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A Victorian Halloween

The Victorian era took place during the 1800s when Queen Victoria ruled the United Kingdom. At this time, women's roles were focused on home and family. They wore very conservative, yet expensive, clothes and jewelry. Men were true gentlemen who exuded classical manners and chivalry. Children were brought up with discipline and refined etiquette. Proper breeding was very important to every family.

In the Victorian era, October 31st was a night of feasting, dancing, playing games, and telling ghost stories to friends and family - not Halloween costumes and "trick or treating". During this era, American men and women regarded Halloween as a peculiar event introduced by their English counterparts. Although Americans were repelled by magic and some horrifying, as well as religious aspects of the tradition, they enjoyed the fun festivities and romance that were brought about by Halloween. Witchcraft, superstitions, spooky stories, and folklore were mostly removed from the American tradition.

In regards to romance, Halloween ignited the act of postcard and love note exchange. Although this had been widely practiced throughout the Victorian era, people became more giving on occasions such as Halloween. Ghost stories told by women did not dwell on eerie and strange tales but rather, on love and romance.

Today, the Victorian Halloween is still being pursued. Here are some ideas and suggestions on how to celebrate Halloween, the Victorian way.

  • Victorian Halloween Luncheon: Decorate the dining room in shades of brown and yellow, and place a Jack-o-lantern in the room. Set the table without using any table cloth and put a pumpkin filled with a variety of fruits and nuts, or flowers, if you desire.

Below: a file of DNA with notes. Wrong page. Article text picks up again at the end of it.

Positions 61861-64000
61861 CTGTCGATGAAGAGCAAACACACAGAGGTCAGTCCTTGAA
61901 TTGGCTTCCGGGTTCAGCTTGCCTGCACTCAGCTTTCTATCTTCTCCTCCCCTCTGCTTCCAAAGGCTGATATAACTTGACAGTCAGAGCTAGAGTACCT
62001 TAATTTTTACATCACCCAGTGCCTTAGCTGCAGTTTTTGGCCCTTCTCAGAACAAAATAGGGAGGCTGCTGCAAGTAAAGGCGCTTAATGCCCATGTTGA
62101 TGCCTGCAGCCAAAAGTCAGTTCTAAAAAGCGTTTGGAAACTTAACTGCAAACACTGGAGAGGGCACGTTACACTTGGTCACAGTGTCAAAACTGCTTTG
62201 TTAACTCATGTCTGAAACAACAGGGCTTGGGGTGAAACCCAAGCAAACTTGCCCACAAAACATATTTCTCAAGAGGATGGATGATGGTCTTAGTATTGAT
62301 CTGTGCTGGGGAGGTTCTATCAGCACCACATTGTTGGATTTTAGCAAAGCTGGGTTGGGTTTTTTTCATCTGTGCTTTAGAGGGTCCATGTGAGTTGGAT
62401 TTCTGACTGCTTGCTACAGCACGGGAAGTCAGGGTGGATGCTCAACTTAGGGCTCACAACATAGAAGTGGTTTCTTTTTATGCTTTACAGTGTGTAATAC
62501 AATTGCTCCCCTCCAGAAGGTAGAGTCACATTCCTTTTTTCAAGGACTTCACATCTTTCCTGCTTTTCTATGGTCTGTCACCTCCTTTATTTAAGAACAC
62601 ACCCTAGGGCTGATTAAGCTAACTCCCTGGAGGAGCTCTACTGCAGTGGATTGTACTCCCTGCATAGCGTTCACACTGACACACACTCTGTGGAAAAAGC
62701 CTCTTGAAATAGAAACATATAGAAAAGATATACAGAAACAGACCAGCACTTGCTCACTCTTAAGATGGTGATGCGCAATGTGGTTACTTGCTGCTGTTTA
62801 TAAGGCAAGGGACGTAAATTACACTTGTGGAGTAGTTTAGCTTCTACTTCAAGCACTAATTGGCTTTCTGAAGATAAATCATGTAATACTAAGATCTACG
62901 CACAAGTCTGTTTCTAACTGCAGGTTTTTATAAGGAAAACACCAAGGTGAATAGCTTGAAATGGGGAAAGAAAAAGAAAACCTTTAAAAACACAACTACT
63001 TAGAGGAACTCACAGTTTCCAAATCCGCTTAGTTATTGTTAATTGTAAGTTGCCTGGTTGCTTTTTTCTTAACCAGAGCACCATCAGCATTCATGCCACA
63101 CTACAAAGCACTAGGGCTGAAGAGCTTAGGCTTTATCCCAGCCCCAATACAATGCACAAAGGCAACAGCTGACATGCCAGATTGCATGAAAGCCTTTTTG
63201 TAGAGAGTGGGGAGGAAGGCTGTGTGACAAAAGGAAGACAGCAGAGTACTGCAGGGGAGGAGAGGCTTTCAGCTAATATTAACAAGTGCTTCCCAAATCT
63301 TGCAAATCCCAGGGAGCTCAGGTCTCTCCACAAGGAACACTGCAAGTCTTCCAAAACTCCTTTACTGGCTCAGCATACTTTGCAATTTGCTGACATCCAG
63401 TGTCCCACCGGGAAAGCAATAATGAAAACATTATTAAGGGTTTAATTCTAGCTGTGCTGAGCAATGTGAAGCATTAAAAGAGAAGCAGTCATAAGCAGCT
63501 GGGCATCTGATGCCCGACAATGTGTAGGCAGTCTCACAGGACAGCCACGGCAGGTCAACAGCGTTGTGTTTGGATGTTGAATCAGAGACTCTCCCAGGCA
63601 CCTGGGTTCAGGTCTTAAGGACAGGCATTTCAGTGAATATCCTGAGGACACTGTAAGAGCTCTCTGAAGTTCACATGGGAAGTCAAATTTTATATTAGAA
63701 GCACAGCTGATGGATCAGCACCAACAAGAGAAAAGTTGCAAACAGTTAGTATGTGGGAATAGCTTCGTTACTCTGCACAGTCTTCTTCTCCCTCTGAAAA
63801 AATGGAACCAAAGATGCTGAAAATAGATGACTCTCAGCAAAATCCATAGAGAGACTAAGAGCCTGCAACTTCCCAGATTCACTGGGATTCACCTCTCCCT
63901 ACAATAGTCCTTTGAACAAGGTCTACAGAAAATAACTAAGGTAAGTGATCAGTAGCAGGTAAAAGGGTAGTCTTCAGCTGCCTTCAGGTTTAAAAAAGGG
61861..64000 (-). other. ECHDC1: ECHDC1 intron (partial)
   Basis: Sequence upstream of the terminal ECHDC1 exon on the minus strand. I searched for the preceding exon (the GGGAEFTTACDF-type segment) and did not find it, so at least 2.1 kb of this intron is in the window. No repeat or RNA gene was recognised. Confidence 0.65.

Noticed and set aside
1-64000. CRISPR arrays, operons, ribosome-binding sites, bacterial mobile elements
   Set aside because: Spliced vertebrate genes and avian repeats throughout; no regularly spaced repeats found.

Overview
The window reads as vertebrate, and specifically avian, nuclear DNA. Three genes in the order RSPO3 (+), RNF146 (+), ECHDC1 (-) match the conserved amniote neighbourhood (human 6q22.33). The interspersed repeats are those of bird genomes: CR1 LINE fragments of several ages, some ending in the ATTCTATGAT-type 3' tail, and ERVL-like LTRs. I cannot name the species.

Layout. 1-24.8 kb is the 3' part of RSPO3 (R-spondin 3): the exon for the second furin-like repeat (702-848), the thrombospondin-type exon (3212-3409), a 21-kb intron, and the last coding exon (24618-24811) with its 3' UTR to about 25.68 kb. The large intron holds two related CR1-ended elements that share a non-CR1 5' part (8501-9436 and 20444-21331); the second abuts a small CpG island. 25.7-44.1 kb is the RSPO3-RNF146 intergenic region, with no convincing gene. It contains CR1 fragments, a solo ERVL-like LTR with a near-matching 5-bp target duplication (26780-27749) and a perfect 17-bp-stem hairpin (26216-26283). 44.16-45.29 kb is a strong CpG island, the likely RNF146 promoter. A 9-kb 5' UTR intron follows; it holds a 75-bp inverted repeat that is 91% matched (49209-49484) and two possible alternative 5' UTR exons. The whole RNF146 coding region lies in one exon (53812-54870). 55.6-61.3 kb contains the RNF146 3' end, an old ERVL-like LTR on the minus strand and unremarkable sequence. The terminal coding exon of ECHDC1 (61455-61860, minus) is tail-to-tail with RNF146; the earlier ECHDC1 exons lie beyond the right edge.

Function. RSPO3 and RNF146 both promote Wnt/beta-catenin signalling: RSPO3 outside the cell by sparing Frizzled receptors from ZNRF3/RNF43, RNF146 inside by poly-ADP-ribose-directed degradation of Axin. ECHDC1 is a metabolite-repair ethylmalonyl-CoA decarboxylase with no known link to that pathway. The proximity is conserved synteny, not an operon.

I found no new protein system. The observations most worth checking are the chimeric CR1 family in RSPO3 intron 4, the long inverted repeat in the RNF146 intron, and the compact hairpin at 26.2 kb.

• Victorian costumes for men and women: In the Victorian era, women wore clothes that covered their entire body and many petticoats. Men in the Victorian era, on the other hand, wore hats and dark suits and vests, as well as pocket watches.

  • Victorian Halloween menu: In serving food and drinks, the preparation needs to be extravagant and fanciful. A vastly laden table including roast, pies, cakes, salad, and bread represent a rather typical Victorian menu.

  • Victorian tea parties were part of the Victorian tradition and were consequently held during Halloween and other occasions. Different varieties of sandwiches and scones were often served along with the tea.

  • Fortune-telling was commonly practiced during Halloween in the Victorian era. Adults reveled in finding out about their fortune in love and career. Hiring a professional fortune teller is a great idea, but doing it yourself can also be a load of fun.

  • Halloween cards, such as Pumpkin cards, and crafts like Halloween trees were often made during the Victorian era. If you have more time, making a quilt for your loved ones can be rather Victorian as well.

The most important thing in a Victorian Halloween is to exhibit the virtues of the Victorian spirit. For this reason, it's good to know some Victorian manners to create a sense of Victorian realism.

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